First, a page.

Musk and Tavares stick to their enormous pay packages

Though automakers face headwinds over stalled EV adoption and need to make drastic cuts, Tesla CEO Elon Musk and Stellantis CEO Carlos Tavares will receive exorbitant salaries this year. Carlos Tavares’s approved record remuneration of 36.5 million euros is sparking a political debate in France.

The compensation package of the Portuguese leader of Stellantis ranks him as the highest-paid automotive CEO among legacy brands. His astronomical salary of 36.5 million euros was already proposed last month but needed to be officially approved at the shareholder’s meeting this week.

There’s ground for the bonus, as the value of the company has doubled since its creation in 2021, and Tavares is deemed to have successfully prepared its fourteen brands for the energy transition, according to the board.

An American thing?

As the French government is a 6% stakeholder in Stellantis and has representatives on the company’s board of directors, the salary has evoked left-wing opposition. Tavares earns 518 times more than the average employee at Stellantis.

Last year, Emanuel Macron advocated a cap on CEO remuneration at the European level over Tavares’ paycheck. Still, his high pay is more a reflection of American capitalist practices based on extraordinary bonuses and stock rewards.

His European counterparts at Mercedes and BMW earn much less (between 6 to 10 million euros). Stellantis realizes 52% of its sales in North America, while CEOs like Apple’s Tim Cook (99 million euros) or Alphabet’s Sundar Pichai (220 million euros), with overseas headquarters, earn much more than Tavares.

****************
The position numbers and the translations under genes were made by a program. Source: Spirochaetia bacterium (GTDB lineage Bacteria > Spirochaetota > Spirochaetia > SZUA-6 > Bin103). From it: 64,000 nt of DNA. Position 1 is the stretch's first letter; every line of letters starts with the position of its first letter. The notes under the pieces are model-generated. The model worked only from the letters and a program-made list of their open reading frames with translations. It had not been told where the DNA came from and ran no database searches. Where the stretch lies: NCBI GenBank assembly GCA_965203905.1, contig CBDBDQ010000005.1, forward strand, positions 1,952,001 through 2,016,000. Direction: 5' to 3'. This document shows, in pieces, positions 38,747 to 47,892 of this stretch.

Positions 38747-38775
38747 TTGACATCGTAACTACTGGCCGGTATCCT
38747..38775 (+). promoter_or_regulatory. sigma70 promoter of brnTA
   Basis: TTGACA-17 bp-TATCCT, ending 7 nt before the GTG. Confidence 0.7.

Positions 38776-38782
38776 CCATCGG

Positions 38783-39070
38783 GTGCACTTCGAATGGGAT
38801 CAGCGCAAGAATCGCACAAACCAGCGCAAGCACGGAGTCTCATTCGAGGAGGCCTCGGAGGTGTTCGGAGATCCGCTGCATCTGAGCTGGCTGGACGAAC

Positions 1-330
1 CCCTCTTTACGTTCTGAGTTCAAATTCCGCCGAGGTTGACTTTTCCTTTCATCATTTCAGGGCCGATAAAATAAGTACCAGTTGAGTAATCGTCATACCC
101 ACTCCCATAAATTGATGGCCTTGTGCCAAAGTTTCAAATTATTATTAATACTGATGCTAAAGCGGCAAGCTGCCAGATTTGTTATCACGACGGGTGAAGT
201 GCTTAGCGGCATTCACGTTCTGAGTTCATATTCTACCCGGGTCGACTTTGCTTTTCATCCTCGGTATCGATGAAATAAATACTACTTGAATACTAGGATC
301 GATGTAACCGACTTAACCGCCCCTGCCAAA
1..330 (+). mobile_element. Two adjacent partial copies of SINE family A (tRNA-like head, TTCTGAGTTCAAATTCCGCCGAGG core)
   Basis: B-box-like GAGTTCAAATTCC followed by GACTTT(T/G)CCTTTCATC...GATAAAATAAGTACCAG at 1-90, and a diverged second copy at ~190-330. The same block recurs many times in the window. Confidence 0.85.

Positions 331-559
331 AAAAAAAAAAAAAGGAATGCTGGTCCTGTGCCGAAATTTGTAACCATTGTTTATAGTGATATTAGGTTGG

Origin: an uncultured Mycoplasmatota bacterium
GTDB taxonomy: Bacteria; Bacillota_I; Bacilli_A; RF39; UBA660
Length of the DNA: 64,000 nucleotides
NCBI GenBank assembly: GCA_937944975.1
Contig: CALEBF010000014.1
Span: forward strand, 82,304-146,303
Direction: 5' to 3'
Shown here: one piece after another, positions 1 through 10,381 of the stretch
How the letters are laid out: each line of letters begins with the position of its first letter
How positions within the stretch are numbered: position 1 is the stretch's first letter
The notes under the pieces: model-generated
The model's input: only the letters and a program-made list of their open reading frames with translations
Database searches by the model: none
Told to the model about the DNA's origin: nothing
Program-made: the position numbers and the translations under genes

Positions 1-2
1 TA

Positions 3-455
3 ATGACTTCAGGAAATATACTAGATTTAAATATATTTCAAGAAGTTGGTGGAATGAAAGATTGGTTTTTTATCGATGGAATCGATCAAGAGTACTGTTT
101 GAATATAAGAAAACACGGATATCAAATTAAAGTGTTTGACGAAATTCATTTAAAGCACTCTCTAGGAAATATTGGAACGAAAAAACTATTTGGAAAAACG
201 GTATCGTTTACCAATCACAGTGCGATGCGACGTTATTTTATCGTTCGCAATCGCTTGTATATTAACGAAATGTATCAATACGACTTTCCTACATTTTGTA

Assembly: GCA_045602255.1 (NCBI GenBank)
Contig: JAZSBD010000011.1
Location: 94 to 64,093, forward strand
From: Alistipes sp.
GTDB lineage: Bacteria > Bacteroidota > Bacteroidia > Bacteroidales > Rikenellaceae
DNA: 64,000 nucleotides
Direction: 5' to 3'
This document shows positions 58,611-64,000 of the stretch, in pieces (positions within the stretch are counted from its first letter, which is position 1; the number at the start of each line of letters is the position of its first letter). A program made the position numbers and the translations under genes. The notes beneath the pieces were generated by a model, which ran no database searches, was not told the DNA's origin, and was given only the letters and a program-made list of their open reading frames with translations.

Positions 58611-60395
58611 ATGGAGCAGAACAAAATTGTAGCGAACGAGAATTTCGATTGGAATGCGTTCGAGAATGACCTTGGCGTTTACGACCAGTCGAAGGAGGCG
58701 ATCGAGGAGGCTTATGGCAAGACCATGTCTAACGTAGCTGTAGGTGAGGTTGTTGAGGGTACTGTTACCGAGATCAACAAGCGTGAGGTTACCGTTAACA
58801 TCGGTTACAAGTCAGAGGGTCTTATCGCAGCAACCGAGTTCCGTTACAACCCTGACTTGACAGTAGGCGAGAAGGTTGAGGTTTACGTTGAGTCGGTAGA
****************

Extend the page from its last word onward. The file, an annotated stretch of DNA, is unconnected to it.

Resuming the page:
These strong regional differences are also witnessed at Tesla. The EV maker wants to re-present a substantial compensation package for CEO Elon Musk to its shareholders at the upcoming general meeting.

This proposal, initially approved in 2018 but recently overturned by a judge, aimed to award Musk with Tesla shares over ten years. The package was valued at an estimated 56 billion dollars (52 billion euros), a figure that didn’t sit well with all shareholders. The judge ruled that they were misinformed about the board.

Unlucky timing

Despite the court’s decision, Tesla’s board reiterates its support for the plan, crediting Musk’s leadership and vision as pivotal to the company’s success. The timing, however, is unlucky.

Faced with increased competition in key markets like the US and China—where local manufacturers, especially BYD, are now leading –Tesla announced to cut 10% of its workforce, explaining the need to reduce costs and address role duplications across its global operations.

The backdrop for these corporate manoeuvres includes a notable 37% drop in Tesla’s share price since the start of the year.


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